The Wall Street Journal recently ran an article exposing some of the world’s leading employers still using SAT scores for pre-hire screening.
For hiring managers and job seekers around the globe, it’s difficult to read. “Companies request them even for senior sales and management hires, eliciting scores from job candidates in their 40s and 50s.” Despite all research pointing towards no correlation between SAT score and job performance, candidates decades out of school are being asked to reveal how their seventeen-year-old selves performed in reading comprehension one Saturday morning.
Why? The answer lies in an age-old issue still hindering businesses today: many managers don’t know what is a job performance indicator at their company. In an effort to introduce some sort of standardization to the process, the SAT is the easy option.
With that, The Pros and Cons of Using SAT Scores in Recruiting:
- not time consuming
Cons (Top 10):
- the exam does not account for soft and hard skills developed after the exam
- the exam itself is often accused of both racial and gender biases
- no social intelligence component in the assessment
- the SAT discounts the credibility of proven workplace performance assessments such as psychometric assessments
- exam becomes less predictive over time
- does not account for compatibility with existing employees
- it is expensive to validate candidate’s scores are even real ($30.50/candidate)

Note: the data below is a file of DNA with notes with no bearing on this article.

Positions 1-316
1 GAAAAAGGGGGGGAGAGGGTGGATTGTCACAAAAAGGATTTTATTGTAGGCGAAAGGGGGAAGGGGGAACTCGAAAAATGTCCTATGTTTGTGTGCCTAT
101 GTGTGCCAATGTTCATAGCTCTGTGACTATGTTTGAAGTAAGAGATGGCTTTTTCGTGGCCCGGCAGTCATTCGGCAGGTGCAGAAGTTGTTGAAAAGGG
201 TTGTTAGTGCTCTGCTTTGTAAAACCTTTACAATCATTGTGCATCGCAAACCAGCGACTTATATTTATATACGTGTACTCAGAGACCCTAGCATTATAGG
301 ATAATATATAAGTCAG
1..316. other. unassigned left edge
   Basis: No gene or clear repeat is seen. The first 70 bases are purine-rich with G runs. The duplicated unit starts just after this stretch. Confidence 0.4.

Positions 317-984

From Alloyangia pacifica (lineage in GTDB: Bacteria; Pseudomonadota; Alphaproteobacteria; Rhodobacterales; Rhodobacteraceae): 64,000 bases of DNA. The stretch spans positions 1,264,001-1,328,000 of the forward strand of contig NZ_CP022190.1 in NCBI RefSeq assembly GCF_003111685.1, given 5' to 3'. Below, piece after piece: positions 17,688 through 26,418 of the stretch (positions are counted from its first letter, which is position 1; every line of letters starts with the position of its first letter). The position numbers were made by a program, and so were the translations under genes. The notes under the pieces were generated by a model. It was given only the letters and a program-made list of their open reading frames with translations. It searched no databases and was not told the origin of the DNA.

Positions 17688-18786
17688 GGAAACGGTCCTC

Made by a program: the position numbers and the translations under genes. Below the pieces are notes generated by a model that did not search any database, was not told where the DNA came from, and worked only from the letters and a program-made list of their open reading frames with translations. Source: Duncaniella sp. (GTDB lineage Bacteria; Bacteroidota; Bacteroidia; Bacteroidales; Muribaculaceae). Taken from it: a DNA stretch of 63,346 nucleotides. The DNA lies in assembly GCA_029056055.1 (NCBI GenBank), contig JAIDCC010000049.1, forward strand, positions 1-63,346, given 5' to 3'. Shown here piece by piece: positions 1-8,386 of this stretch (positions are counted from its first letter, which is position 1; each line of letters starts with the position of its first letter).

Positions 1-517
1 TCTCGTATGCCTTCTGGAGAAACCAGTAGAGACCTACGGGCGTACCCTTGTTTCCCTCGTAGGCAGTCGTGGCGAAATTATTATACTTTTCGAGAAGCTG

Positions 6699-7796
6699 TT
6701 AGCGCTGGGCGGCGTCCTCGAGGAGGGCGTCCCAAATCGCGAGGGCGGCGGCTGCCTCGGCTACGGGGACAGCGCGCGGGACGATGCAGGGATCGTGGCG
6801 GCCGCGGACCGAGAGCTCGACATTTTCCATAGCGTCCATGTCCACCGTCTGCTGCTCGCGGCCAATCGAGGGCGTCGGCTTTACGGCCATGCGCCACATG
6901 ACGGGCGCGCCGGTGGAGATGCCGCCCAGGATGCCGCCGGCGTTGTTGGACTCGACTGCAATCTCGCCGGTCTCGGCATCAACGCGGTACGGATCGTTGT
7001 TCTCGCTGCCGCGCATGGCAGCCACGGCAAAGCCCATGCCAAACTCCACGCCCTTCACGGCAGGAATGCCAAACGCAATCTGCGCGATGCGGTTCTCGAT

- candidates are turned off by workplaces still using SAT scores in hiring
- the SAT is not designed to predict workplace performance
- even the creators and proponents of the SAT have stated it is not designed to predict workplace performance
As a data enthusiast and proponent of data-backed decision making, I cringed reading the quote, “Knowing it’s a standardized test is really enough for us.” Half sympathetic and half infuriated. Sympathetic because some hiring managers truly do not know why they suffer from so many recruiting problems. Infuriated because top talent is being written off when data-backed recruiting tools are out there and more affordable than ever.
Hopefully articles like this will continue to draw attention to the outdated recruiting processes out there. If you’re a manager and this is ringing all too true to your firm – know that you’re not alone. Also know that you can begin making the change today. In HR? How HR Can Implement Big Data – in Six Baby Steps is a good place to start. A job candidate? Run fast and far from a firm requesting SAT scores. I think The Billfold’s Meaghan O’Connell put it well – when adult people are asking other adult people their SAT score – you’ve got a red flag.
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